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Charles Kennedy

Charles Kennedy

Charles is a writer for Oilprice.com

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OPEC Secretary General: No Production Freeze This Month

A few days before the highly anticipated OPEC meeting in Algeria, a top official from the group threw cold water on the possibility of a production freeze.

Expectations for a deal have gone up and down since they were first floated in August, taking oil prices on a volatile ride. Rumors of a possible deal were enough to spark a 20 percent rally in oil prices in August, ending what had become a bear market. Since then, a cavalcade of comments, opinions, and seemingly off the cuff remarks from OPEC officials and oil ministers have fueled market speculation about the possibility of a production freeze.

But the latest comment from OPEC’s Secretary-General is arguably the most definitive to date, and it doesn’t bode well for a production freeze in Algiers. Secretary-General Mohammed Barkindo said over the weekend that the group wouldn’t be making a decision on any limits. “It is an informal meeting, it is not a decision-making meeting,” Barkindo said to Algerian state media.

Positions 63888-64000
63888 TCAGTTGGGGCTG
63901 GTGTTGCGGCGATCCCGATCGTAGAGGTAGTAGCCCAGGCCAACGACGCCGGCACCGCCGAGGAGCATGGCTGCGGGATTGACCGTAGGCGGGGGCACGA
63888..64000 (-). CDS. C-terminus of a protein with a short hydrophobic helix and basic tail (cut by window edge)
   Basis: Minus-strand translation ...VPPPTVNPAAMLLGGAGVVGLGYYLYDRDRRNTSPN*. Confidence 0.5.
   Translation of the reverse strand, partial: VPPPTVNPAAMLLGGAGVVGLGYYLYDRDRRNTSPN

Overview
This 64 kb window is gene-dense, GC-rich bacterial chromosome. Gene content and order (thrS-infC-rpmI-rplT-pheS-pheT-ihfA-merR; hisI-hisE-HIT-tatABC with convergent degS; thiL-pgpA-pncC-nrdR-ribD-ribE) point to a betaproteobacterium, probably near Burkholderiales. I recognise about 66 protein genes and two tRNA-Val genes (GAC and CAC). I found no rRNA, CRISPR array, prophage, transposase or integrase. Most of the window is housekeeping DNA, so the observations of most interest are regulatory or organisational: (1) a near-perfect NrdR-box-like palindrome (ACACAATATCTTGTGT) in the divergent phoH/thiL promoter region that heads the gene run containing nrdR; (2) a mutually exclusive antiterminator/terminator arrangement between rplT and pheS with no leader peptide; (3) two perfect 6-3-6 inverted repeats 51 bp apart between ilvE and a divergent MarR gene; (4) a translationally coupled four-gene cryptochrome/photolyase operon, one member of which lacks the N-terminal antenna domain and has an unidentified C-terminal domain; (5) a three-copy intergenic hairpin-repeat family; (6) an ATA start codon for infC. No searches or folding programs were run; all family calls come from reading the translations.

On the other hand, Venezuelan President Nicolas Maduro said that they were closing in on a deal, which could be announced before the end of the month. "We had a long bilateral meeting with Rouhani. We're close to a deal between OPEC producer countries and non-OPEC," Maduro said at a news conference, referring to a meeting with Iranian President Hassan Rouhani on the sidelines of a summit in Venezuela for the Non-Aligned Movement. Related: What Hubbert Got Wrong About Peak Oil

Venezuela is one of the countries that is most desperate for a deal, so those comments should be taken with a large dose of skepticism.

At the same time, the comments from OPEC’s Secretary-General should also not be taken at face value. Damping down speculation could be a calculated move, lowering expectations for whatever might come from the Algeria meeting.

Nevertheless, if an agreement is to be reached, the most likely scenario is that OPEC and non-OPEC participants agree to some sort of consensus about capping output, but a formal agreement would only come from some future meeting, not from the upcoming gathering in Algeria.

By Charles Kennedy of Oilprice.com

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